I'm not suggesting that the profanity filter be removed. I don't often feel compelled to offend one of delicate sensibility, and I can imagine no circumstances in which I might feel compelled to do so here. I don't know much about the software that runs this site, but I do think it'd be nice if it were hacked just a bit to flag the potentially offensive terms that are trapped by the profanity filter. If I were to use spicy language, I would not be offended by a bit of highlighting of it saying "Hey, Arthur, you can't sprinkle that kind of fertilizer here". But, as I said, I am offended by profanity filters, and especially so when they misfire and give me no indication of which string or substring is in need of further attention.
That all said, I've downloaded the yawns code, and since crufting together perl is what I do for a living, I'm going to see what I can do with coming up with a patch that would depeeve me. I hope it'll be considered.
I searched around the web, found a bunch of "do this, then do that" kinds of howtos, but nothing that satisfactorily explained, in one swell foop, the relationships between the various components and configurations. The article here at d-a.org wasn't any better or worse than the rest... but no, I ain't gonna write one any time soon.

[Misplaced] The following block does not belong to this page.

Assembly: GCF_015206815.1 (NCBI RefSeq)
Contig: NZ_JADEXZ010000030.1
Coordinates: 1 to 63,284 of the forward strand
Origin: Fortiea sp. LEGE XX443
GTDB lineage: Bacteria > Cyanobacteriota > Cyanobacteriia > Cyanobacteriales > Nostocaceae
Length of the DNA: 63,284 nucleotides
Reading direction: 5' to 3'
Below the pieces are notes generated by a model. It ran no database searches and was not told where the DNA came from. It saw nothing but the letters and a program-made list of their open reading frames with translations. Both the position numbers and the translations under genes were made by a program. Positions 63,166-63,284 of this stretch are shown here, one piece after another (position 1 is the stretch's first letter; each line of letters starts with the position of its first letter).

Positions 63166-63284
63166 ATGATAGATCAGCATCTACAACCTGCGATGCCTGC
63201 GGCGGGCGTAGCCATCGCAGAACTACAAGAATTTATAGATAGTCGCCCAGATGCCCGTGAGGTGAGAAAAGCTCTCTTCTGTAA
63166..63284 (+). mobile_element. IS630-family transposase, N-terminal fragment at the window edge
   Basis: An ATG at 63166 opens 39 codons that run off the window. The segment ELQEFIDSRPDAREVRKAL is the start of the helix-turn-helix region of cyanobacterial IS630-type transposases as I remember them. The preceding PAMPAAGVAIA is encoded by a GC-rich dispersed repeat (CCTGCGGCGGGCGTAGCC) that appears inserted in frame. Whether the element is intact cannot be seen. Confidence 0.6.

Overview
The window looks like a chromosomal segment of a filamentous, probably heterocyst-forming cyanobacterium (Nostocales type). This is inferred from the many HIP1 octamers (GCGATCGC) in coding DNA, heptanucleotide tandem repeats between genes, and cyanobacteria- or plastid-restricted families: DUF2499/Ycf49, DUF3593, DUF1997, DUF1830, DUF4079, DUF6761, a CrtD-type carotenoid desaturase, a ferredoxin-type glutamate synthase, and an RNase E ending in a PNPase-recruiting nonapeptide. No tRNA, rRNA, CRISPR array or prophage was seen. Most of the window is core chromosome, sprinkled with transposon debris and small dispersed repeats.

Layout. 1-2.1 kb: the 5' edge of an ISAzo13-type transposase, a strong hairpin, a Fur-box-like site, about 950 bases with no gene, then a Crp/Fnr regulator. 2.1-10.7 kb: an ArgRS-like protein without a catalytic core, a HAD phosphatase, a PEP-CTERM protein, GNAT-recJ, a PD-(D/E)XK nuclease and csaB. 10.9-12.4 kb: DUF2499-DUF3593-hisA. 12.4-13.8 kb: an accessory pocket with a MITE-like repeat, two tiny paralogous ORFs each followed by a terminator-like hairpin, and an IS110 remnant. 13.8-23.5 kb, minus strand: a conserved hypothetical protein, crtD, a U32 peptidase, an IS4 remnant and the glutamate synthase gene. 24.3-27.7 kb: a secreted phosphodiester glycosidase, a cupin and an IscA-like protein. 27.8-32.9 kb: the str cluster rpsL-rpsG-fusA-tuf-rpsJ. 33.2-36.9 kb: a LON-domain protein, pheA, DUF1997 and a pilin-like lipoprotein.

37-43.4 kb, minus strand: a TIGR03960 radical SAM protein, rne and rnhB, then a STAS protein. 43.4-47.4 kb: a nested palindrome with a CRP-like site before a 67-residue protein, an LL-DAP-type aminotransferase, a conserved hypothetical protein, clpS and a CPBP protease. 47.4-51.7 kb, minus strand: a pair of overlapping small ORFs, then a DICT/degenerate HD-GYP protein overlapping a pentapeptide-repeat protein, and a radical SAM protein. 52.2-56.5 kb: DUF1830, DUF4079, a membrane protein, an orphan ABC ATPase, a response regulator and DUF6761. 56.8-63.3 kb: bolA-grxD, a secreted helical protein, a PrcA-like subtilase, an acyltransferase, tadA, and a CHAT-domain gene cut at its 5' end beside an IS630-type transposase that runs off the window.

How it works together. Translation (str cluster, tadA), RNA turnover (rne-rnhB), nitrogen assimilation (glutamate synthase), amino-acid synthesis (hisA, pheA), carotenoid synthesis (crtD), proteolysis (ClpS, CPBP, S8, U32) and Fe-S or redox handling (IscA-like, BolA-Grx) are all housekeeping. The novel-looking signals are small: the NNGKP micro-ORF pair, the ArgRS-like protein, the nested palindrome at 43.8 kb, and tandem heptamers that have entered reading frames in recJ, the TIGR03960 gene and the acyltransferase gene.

Hint, if you're about to install Nagios2 with NRPE: most of the remote checks you'll want to perform will require that you use check_nrpe_1arg rather than check_nrpe. Perhaps because I was fatigued at the time, I spent half an hour figuring that one out. It'd be nice if the Debian package nagios-nrpe-server had a few more checks configured out-of-the-box, but they aren't hard to put together.
Another hint, if you're installing nagios on a host whose Apache HTTP Server is running suEXEC: if you're doing a good administrator job, the .deb installation will almost certainly put things outside of suEXEC's document root. Future updates will continue to look to those unhappy places. My approach, which might be as wrong as dating outside your species: I created a vhost whose only purpose is to run nagios2, moved the CGI apps to that vhost's ScriptAlias directory, moved the /usr/share/nagios2/htdocs/ contents into that vhost's DocumentRoot directory, then symlinked the original directories to that vhost's corresponding directories. With any luck at all, future upgrades will work without any additional labor. I hope.
Now if I could just get a VRML plugin to work in Firefox, I could have some impressive 3-D maps to show off...
... I don't have much reason to believe that I'm going to give it the required effort.